Jewish animal rights activist Rina Deych was one of the first people in the New York area to take action against the Kaporos ritual. “I started doing solo actions when my son was about eight or nine. He’s 34 now,” she says. According to Deych, Hasidic practitioners perform the ritual strictly based on their perceptions of Jewish tradition. She explains, “There is nothing mandating them in the Torah or Talmud that requires them to use chickens or even do the ritual at all. The problem is that it does appear in a work called Shulchan Aruch, the Code of Jewish Law, originally written by Rabbi Josef Caro, a Sephardic Rabbi from Spain, in the 1500s. In his version, the original one, the ritual is mentioned but he called it a foolish custom and said that it could be done with money, instead of a chicken. Rabbi Isserles, an Ashkenazi rabbi from Poland published a second version, and in his version, he omitted Rabbi Caro’s commentary that named it a foolish custom and promoted the use of chickens in the ritual. Many Ashkenazim – Eastern European Jews – mostly Hasidic, use chickens. Part of the problem is when you try to tell them that the ritual is not mentioned in the Torah or the Talmud, they insist it is because they consider Shulchan Aruch to be an extension of or related to the Torah. That is why I usually focus on the fact that the way the ritual is performed with chickens violates laws and imperatives in the Torah and Talmud, not the least of which is tsa’ar ba’alei chaim, the Torah mandate not to cause unnecessary harm to animals.”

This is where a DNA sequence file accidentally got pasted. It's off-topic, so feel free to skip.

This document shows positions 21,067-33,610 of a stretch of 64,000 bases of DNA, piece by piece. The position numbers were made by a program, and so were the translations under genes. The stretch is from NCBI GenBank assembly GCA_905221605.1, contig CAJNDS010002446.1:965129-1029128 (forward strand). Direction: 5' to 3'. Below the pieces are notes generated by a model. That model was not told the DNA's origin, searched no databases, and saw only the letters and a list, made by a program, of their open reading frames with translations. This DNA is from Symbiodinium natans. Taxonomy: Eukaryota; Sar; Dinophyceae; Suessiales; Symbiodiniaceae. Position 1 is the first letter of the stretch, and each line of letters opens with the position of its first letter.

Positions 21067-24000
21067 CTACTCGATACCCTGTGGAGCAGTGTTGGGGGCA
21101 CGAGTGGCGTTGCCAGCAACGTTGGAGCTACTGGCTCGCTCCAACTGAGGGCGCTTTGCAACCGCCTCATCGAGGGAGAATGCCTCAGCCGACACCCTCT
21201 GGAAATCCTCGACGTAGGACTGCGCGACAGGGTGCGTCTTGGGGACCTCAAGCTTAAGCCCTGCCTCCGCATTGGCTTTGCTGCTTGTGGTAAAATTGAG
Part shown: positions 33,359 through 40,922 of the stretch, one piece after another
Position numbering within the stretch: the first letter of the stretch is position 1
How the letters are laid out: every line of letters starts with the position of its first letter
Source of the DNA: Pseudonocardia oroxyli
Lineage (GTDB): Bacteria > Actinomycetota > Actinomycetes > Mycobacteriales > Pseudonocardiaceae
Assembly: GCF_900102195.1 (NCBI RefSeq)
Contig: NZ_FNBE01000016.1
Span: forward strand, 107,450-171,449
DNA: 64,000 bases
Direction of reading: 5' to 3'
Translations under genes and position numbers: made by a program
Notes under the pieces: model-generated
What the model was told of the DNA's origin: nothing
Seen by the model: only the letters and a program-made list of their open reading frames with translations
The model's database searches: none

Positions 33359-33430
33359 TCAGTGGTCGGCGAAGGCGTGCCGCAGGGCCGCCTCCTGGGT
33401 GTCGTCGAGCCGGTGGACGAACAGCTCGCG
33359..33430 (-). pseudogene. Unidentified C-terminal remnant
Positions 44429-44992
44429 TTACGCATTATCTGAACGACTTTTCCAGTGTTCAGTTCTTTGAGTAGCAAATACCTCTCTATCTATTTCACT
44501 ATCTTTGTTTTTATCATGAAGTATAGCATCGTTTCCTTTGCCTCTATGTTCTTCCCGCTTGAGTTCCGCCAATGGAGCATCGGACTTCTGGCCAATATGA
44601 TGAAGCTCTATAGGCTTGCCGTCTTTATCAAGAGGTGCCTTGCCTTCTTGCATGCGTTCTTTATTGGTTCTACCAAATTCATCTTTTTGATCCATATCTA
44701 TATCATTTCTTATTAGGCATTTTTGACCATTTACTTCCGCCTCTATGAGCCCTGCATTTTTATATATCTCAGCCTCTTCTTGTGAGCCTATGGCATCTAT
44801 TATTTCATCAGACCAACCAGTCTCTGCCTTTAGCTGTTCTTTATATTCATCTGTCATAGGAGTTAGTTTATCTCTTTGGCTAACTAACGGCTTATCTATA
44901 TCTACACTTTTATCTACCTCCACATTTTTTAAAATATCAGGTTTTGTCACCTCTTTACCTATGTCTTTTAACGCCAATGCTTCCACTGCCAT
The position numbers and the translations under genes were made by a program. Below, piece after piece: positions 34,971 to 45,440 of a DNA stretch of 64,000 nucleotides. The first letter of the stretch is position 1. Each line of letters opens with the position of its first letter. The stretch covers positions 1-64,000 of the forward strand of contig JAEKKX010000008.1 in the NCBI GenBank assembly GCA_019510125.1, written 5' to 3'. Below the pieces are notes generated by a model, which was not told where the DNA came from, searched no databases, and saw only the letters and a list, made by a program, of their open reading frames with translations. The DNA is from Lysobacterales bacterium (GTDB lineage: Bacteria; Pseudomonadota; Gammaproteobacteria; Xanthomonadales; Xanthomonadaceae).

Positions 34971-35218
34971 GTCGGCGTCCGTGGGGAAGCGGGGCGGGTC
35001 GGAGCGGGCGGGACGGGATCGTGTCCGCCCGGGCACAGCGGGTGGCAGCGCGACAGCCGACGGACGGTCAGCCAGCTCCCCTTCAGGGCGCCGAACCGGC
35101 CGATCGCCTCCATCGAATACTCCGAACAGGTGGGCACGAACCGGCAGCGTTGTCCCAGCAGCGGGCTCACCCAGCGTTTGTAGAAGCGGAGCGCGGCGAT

In response to the ongoing practice of Kaporos, Deych and others started a nonprofit organization called the Alliance to End Chickens as Kaporos in 2010. Other nonprofit organizations such as Jewish Veg and The Save Movement also have become involved in more recent years. These coalitions work together to organize direct and indirect actions to protect the chickens as much as legally possible.
During the week when the ritual annually takes place, the streets of heavily Jewish neighborhoods are often covered in blood and strewn with chickens’ feathers and body parts. Not surprisingly, the New York City Department of Health receives numerous complaints every year, with demands that it take action to address the public health hazard caused by the chicken ritual. In 2015, New York City attorney and animal rights activist Nora Marino even filed a lawsuit against the city, attempting to compel the NYPD and Department of Health to uphold the public health laws violated by Kaporos practitioners.The court, however, declared that the Kaporos ritual is legal on all counts.
Many animal rights activists plan to take action ahead of Kaporos this year, hoping to influence practitioners and government officials who have the power to make a change. Animal lovers who are aware of the disturbing Kaporos tradition want to see the practice wholly relegated to the past, out of mercy for these docile chickens who deserve nothing but respect and care.